Don't know how I missed this thread
The sitting/standing controversy has been going on for at least a good fifty (50) years. Prolly longer, but I'm only aware of that time span. As an old - then young - cripple, I've been through more desk/chair height configurations than most folk even know exist. There is no single answer, as too much of the answer is dependent upon the physics of a given body. Someone who weighs 300-400 pounds will not fare well at a standing desk - knees and ankles in particular will suffer, but lower back will be affected as well. On the other hand, someone 4'11" and ninety (90) pounds will do much better.
The physics - read ergonomics - of any desk have an effect on carpal tunnel, lower back, upper back between the shoulders, neck, shoulders & collarbone area whether sitting or standing. And the chairs for most desk configurations are seldom optimal for long-term desk usage. And if it's a standing desk, it had best be the right height for you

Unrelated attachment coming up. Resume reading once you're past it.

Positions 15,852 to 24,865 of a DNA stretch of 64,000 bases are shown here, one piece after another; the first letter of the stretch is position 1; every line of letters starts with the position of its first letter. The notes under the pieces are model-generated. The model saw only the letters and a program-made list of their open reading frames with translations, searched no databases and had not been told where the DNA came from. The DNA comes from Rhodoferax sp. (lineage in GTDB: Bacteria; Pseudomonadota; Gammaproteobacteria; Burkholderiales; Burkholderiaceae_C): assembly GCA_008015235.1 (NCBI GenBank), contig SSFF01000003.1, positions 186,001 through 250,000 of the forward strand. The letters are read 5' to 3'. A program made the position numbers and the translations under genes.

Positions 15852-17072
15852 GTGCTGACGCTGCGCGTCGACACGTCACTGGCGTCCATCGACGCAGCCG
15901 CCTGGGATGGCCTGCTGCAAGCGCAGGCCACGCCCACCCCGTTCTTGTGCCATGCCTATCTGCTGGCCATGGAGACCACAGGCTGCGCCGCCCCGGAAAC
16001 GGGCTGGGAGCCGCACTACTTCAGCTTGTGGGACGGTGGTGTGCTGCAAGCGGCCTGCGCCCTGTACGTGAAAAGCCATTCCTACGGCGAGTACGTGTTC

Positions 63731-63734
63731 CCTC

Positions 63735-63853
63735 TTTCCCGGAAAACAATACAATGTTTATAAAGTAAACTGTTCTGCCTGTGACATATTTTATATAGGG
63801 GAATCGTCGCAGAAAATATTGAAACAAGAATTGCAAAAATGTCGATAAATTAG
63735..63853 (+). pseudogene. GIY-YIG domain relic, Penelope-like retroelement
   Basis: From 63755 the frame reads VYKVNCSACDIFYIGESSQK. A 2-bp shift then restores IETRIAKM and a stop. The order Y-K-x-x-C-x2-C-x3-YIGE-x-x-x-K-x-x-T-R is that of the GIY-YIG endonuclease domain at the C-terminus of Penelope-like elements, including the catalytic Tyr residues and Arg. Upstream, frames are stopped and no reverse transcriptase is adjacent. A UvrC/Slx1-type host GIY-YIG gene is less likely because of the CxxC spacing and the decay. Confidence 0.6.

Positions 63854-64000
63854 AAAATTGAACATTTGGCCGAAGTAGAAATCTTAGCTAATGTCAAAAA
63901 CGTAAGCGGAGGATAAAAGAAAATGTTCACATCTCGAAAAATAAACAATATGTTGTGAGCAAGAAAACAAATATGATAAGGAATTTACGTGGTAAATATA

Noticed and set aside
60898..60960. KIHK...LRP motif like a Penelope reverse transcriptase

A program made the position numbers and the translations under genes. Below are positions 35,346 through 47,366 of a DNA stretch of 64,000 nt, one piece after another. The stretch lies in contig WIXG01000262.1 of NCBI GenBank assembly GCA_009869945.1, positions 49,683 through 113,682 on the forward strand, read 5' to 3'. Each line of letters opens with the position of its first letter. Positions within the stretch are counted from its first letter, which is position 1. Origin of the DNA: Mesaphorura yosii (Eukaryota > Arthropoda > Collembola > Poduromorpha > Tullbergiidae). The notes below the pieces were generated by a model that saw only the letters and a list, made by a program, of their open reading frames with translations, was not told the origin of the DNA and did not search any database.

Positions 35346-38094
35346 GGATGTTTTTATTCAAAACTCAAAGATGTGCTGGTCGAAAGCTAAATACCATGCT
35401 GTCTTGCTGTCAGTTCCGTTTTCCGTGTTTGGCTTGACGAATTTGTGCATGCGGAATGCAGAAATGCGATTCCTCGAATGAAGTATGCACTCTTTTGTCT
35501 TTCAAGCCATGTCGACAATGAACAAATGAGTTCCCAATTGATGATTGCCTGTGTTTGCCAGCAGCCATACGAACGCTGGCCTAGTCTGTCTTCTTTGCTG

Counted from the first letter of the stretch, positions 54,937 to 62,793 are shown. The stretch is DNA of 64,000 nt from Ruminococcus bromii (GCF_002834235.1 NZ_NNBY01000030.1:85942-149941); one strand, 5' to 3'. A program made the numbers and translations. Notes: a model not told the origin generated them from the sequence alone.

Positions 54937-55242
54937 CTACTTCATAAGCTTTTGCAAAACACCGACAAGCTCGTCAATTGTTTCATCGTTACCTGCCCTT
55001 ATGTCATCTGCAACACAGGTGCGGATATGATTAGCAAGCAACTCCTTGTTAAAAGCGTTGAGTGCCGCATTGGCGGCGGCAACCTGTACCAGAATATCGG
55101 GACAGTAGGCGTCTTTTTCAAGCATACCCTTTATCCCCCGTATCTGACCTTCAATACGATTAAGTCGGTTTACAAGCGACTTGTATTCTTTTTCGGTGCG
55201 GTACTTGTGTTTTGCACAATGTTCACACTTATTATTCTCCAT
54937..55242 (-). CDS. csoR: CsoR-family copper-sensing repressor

, or there will be suffering. (Of course, the same thing is true of a sitting desk/chair combo.)
Over the years, I've used several variants of the ball chair, the knee chair (very good for my back, posture wise, but hell on the knees regardless how well padded), some specialty multi-adjustable office chairs. The best thing I've found to date - for me - is an old-fashioned stenographer's chair, but they're getting damned hard to find
, guess there ain't any old-fashioned stenographers around any more
Anyway, half-a-century of direct experience has convinced me there is no one-solution-fits-all answer to this particular conundrum. Basically, you'll just have to experiment to see what works best for you - but don't expect it to work for everyone - or anyone? - else.